You're right, there shouldn't be any need to discuss. It's worked just fine for years but yes, you probably are being optimistic. The ongoing trad/sport debate over here with its parallel UK/French grading issue is enough to make you scream sometimes.

I would say leave well enough alone (I was just throwing an idea in before.)
BoaredOfTheRings
2/10/2004
9:30:23 AM
On 30/09/2004 Ben wrote:
This seems to be the case for Serpentine - if people want to argue that it should
>be 28 if climbed placing gear on lead, 26 on preplaced - fine.

It's actually 31 ground up, but nobody can dispute this grade because to my knowledge it still awaits a second ascent in this style.

The thing that really shits me is these people who question the accuracy of HB's grading. Surely not many of these people would have been exposed to as many climbs around these grades.
Robin
2/10/2004
12:36:23 PM
A climb has to be graded for the style in which it is intended to be climbed. If that's ground up, placing gear then placing the gear has to be incorporated into the climbing grade. Many, if not most, trad climbs the crux is not the technical difficulty of the moves but the combined difficulty of hanging around, placing gear then climbing.

A good example of this is Intermission (25), 40m. There would not be a single move on the climb over 23. Linking all the moves and climbing 40m probably makes it worth 24. Hanging around on sloping horizontals, pulling up to inspect placements and placing gear is what gives it 25.

Rock Weasel
2/10/2004
1:46:24 PM
So what is the hardest that you have onsight trad climbed Chris? Or have you at all, considering you describe the trad experience as being 'contrived' (usually a term employed to denigrate a skill one is not good at in climbing). Considering that you did not (and hence can never) climb Serpentine like HB did, your input to the grading of that climb is more or less worthless.

For some people (particularly from NSW) it seems that climbing is about bulging muscles, hard redpoints and big, impressive numbers. I know that this way of doing things means something and that it may even be popular. But I think that its popularity is diminishing...I think that climbers are realizing that they can either dog their way up a bolt ladder for the glorious tick, or they can do some adventure (what trad really is) climbing. The rewards are greater because there are more skills and greater risks.

So next time you commiserate the death of hard climbing, do so to your buddies rather than to a forum like this where your style of climbing may not be considered hard at all.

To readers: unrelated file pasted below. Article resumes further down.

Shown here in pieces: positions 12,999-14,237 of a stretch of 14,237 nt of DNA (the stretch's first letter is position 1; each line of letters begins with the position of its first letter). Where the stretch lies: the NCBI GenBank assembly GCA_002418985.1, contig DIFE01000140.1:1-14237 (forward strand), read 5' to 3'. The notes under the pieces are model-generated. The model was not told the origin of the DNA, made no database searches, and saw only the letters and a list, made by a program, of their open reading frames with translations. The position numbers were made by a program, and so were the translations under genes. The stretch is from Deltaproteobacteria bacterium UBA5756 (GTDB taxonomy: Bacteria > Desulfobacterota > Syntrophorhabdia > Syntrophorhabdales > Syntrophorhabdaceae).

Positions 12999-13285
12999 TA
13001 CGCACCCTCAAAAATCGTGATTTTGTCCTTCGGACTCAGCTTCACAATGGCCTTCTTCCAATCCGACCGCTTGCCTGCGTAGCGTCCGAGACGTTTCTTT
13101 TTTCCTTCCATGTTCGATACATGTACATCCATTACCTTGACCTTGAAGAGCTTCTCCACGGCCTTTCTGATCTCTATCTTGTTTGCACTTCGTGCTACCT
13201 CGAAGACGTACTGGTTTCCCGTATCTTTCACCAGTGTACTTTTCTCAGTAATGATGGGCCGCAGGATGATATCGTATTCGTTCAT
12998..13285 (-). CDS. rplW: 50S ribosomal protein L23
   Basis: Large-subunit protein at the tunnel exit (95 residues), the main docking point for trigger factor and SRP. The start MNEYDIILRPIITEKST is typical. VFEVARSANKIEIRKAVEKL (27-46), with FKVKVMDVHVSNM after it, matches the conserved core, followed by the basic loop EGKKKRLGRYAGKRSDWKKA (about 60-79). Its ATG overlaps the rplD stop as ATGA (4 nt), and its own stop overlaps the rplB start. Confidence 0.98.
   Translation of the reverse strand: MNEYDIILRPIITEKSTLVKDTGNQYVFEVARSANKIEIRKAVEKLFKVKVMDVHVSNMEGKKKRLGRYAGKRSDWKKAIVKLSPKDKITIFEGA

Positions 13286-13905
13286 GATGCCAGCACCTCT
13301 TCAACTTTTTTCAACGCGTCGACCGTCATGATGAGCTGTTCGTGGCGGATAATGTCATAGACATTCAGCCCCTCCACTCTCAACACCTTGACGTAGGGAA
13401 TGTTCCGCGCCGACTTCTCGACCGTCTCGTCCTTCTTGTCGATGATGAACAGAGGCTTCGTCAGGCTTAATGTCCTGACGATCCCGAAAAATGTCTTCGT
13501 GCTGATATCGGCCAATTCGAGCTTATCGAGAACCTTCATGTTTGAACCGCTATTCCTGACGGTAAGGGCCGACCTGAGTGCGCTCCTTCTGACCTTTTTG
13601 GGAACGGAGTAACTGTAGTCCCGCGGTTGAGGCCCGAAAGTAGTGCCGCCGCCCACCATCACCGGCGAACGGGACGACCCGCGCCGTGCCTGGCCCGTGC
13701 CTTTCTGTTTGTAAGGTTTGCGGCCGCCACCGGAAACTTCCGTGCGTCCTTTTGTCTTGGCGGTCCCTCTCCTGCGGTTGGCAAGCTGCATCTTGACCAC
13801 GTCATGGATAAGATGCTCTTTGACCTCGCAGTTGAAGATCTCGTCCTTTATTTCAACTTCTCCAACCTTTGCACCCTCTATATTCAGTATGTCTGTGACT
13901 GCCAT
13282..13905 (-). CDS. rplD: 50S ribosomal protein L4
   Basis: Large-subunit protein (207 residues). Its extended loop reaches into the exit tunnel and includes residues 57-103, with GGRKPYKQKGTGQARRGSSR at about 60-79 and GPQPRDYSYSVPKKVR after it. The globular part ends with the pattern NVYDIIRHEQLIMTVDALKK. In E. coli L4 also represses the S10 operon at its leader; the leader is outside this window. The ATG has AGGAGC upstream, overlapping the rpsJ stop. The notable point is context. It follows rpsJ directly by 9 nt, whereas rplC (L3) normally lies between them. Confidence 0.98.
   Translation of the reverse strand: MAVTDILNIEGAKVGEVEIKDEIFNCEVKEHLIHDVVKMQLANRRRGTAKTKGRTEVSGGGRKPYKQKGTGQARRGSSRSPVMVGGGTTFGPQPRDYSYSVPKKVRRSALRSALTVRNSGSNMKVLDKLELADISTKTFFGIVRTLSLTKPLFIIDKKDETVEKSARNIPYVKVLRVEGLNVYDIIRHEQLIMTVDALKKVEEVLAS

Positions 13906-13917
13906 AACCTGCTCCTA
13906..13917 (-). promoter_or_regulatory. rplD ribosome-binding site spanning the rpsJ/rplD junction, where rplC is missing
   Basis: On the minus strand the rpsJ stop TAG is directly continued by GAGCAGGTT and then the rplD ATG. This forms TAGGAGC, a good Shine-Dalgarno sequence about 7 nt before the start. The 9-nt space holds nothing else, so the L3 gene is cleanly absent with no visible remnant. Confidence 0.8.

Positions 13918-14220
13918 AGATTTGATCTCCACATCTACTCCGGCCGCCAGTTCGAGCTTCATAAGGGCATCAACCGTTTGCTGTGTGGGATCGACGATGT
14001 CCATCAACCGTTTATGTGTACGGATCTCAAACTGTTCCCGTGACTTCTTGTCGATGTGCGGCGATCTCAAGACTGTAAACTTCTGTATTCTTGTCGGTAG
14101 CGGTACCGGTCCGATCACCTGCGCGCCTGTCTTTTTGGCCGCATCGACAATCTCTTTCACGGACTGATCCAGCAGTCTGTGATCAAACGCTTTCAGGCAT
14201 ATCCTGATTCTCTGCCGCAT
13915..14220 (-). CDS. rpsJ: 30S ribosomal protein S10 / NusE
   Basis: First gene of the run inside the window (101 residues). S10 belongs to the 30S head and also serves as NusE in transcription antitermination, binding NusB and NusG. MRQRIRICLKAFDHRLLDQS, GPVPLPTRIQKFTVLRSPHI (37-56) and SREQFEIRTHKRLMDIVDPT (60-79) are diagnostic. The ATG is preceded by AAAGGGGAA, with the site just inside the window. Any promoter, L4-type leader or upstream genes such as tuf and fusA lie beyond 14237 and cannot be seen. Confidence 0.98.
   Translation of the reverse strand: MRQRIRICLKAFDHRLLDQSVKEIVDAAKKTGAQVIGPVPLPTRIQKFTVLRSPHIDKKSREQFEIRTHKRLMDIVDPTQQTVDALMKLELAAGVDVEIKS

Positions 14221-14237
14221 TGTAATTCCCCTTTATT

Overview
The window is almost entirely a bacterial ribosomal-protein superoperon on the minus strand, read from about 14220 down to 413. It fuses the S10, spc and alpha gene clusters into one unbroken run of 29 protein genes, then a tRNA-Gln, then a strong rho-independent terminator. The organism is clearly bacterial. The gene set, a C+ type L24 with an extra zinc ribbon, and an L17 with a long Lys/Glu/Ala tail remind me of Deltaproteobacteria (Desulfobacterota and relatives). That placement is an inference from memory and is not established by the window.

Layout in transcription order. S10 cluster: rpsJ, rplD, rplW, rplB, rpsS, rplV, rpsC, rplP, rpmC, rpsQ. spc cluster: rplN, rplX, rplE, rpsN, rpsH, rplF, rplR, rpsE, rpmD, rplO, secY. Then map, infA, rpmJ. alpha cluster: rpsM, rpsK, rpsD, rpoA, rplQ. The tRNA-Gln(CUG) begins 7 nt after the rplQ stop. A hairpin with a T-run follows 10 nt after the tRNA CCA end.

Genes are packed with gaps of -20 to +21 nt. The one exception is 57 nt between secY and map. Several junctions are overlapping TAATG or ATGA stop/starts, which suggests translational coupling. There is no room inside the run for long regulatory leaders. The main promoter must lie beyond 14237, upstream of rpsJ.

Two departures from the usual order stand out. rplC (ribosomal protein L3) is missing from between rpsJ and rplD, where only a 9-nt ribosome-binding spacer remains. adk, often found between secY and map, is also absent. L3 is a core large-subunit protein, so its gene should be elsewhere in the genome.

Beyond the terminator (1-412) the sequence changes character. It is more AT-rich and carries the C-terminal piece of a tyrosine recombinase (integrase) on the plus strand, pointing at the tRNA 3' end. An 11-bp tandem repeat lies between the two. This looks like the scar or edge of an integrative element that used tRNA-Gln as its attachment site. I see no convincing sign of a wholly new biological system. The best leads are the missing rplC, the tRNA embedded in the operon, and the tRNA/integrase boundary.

Onsight
3/10/2004
8:52:49 PM
Thank you, BoaredOfTheRings, Robin and Rock Weasel - for showing your understanding here.

On 2/10/2004 BoaredOfTheRings wrote:
>It's actually 31 ground up, but nobody can dispute this grade because
>to my knowledge it still awaits a second ascent in this style.
>The thing that really shits me is these people who question the accuracy
>of HB's grading…
Couldn’t agree more.

On 2/10/2004 Rock Weasel wrote:
>…Chris? …. Considering that you did not (and hence can never) climb Serpentine like
>HB did, your input to the grading of that climb is more or less worthless.
And that’s so true too.
--------------------------------

This “let’s down-grade Serpentine then” campaign is a disgrace.
This thread is a disgrace. It’s an insult to HB at the very least.

There is no reason why HB should have graded the route for anything BUT the ethical style which he used for his ascent. So, unless you have climbed Serpentine in accordance with the (very high) ethical standards that HB used for his ascent, then you are simply NOT QUALIFIED to dispute his grading for his style of ascent (and that’s 31).

To my knowledge, there is not a SINGLE climber in this country who has qualified themselves to dispute his grading of his route (for the style in which he climbed it).

For the record, the ethics HB used are a whole lot more than simply “ground up”. He discusses the ethics he used in detail in his interview on this web site (“gear-in-in-a-day” and “no-placing-gear-from-the-dog”).

As far as the grade for red-pointing Serpentine on pre-placed gear is concerned (a style most climbers who do the route seem happy with these days), well, it’s given the grade of 29 in the guidebook for a very good reason – and that’s because it’s the clear consensus grade amongst those who have climbed the route (in that style). If anyone has climbed the route (in that style), and genuinely feels differently, then go and tell it the producers of the relevant guidebooks etc so they can take your opinion into consideration.
--------------------------------

A few climbers seem to have confused the ethics HB’s used and the ethics most other climbers have used on Serpentine (some even seem to be doing this deliberately).

I believe the extent of this confusion is somewhat indicative of the lack of understanding of ethical issues — and the extent of the problem we have — in this country at the moment.

climbau
3/10/2004
9:15:23 PM
Onsight,
I agree, it is one thing to repeat a climb in the style intended and lobby for the adjustment of the grade, but to repeat in a bastardised fashion and then claim the original grade as being "soft" is something that I just can't comprehend.
Maybe those who bastardise a climbs style need to "Harden Up"?

Dave C
3/10/2004
9:32:43 PM
I was actually at Taipan Wall when HB was first trying the route (even did a couple of stints on belay duty.) All attempts were made leading from the belay cave upwards, placing the gear on the lead on the first attempt each day. Only once did HB actually work any of the moves after falling off (this is stretching the memory a bit but I don't remember him 'dogging' more than once.) I actually have photos taken from the ground the very first time he went on the route (no chalk anywhere above him.) It was some of the most impressive climbing I have ever seen and a great demonstration of HBs stamina and determination at the time.
It's great to find their are people willing to stand up for HBs original grading of the route after 16-odd years.

Mattos
4/10/2004
9:16:34 AM
The grade of the climb doesn't detract from the achievement of getting up it, unless you are only concerned with ticking climbs off your list...

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There are 58 messages in this topic.